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Austrian heiress’ 25 million euro giveaway finalized

A large part of the fortune of Marlene Engelhorn, who co-founded the Taxmenow initiative, will go to 77 groups focusing on the environment, education and affordable housing.

VIENNA (AFP) — The group charged with giving away the bulk of Austrian-German heiress Marlene Engelhorn's multimillion-euro inheritance on Tuesday announced the dozens of organizations, projects and initiatives due to benefit.

The 32-year-old activist who advocates for higher taxes on the rich made headlines in January when she announced that she would be giving away 25 million euros ($26.8 million) — the bulk of her inheritance.

She entrusted a team to set up a citizens council of 50 Austrians to come up with ideas on how to give away her wealth.

Members of the citizens group on Tuesday said that Engelhorn's millions would be distributed among a total of 77 organizations that seek to improve environmental protection, education, integration, health and social issues, as well as poverty and affordable housing in Austria. 

Engelhorn, who co-founded the Taxmenow initiative, is among an exclusive group of millionaires pushing for governments to tax them more to bridge the growing wealth gap amid a persistent cost-of-living-crisis.

A scion of the founder of BASF chemical giant, Friedrich Engelhorn, she inherited millions when her grandmother died in 2022.

Individual organizations will receive, over a couple of years, amounts ranging from 40,000 euros to the 1.6 million euros allotted to the Austrian society for nature conservation.

"The result is as diverse as the council itself. But what all the decisions have in common is that they want a fairer society ... to support those who are discriminated against," project manager Alexandra Wang told a news conference on Tuesday.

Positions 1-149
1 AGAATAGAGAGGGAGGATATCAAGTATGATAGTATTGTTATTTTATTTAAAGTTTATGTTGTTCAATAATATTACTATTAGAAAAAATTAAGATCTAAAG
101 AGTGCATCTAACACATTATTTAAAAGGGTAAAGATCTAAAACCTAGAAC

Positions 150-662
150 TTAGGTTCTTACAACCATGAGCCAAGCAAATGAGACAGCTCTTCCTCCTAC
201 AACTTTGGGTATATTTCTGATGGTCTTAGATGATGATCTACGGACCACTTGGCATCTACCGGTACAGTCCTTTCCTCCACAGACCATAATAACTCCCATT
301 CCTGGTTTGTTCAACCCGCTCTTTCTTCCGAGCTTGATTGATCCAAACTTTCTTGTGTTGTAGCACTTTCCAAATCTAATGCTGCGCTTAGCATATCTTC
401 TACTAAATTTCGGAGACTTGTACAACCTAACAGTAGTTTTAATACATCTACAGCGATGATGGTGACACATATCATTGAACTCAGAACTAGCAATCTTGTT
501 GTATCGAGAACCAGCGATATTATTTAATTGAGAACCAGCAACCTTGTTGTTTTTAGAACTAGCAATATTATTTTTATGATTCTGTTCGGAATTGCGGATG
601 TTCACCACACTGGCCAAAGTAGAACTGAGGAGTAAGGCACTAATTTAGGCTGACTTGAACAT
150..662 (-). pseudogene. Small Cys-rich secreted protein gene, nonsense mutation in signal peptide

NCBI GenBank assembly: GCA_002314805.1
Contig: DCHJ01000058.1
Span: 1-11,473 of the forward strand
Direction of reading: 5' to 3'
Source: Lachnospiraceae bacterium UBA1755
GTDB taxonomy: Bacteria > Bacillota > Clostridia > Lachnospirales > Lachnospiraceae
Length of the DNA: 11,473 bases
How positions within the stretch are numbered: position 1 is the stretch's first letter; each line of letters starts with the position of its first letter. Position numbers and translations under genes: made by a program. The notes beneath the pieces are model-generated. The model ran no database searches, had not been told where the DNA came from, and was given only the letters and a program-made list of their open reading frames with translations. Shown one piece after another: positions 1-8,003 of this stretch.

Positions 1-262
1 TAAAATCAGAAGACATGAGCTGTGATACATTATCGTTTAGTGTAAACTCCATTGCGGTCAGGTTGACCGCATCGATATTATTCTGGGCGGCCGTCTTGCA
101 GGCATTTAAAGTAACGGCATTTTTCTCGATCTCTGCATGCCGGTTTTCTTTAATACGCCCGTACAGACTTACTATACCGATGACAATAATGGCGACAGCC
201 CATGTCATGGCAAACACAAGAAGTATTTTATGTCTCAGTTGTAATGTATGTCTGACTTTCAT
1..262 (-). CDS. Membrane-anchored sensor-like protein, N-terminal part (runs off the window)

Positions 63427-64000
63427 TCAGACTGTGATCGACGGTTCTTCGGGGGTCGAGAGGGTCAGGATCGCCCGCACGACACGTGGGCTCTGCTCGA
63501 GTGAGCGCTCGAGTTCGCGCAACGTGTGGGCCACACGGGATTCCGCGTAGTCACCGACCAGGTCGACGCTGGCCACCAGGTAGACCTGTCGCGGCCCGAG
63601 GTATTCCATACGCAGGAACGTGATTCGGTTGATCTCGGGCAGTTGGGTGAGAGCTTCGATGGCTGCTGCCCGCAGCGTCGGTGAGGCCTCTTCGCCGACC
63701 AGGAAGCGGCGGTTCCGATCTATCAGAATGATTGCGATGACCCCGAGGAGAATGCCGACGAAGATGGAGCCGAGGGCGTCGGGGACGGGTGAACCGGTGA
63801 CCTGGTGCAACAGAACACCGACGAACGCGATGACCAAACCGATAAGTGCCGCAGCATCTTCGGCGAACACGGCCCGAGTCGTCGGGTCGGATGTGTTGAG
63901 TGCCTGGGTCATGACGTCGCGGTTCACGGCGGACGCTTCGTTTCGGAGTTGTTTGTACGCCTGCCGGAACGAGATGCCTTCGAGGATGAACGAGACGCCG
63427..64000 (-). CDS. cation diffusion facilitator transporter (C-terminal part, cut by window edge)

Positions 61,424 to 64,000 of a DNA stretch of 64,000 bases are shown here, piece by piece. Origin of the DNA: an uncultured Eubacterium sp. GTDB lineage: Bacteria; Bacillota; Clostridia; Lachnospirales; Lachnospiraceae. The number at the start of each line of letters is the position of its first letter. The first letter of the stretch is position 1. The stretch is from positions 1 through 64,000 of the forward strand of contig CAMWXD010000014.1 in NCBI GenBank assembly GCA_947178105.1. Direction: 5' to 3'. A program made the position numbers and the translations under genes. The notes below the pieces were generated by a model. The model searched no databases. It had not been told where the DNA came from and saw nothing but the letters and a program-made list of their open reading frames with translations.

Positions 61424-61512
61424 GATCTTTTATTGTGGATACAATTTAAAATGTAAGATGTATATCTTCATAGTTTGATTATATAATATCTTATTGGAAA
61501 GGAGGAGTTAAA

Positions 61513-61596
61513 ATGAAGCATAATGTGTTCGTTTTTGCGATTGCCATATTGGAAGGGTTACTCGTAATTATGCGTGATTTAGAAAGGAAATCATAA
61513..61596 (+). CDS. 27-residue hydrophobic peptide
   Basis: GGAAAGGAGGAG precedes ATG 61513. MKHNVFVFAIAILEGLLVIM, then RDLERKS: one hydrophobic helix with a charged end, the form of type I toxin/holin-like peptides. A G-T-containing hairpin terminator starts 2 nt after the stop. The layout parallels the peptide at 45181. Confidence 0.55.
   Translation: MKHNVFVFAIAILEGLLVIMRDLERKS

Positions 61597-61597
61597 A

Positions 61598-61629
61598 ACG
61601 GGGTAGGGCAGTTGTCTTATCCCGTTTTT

From March to June, 50 Austrians were paid to gather on six weekends in the city of Salzburg to develop solutions "in the interests of society as a whole."

Four members of the council shared their experiences on Tuesday, saying they enjoyed the "democratic project," hailing it an "exciting challenge" to find solutions to pressing issues "as equals" and based on consensus.         

The youngest participant, 17-year-old student Kyrillos Gadalla, said he had "learned a lot" from every conversation he had with different council members, the oldest of whom was 85.

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Engelhorn did not participate in Tuesday's news conference after withdrawing from the process once the council was launched. 

"A large part of my inherited wealth, which through my birth has elevated me to a position of power ... has now been redistributed in accordance with democratic values," Engelhorn said in a statement.

In January, 10,000 randomly selected Austrians over age 16 were invited to join the citizens council designed to reflect the Alpine country's demographic mix.

The charity Oxfam said in a report in January that the world's billionaires are $3.3 trillion richer than they were in 2020, while nearly 5 billion people worldwide have grown poorer, slamming "levels of obscene inequality."

By Agence France-Presse

Categories / International

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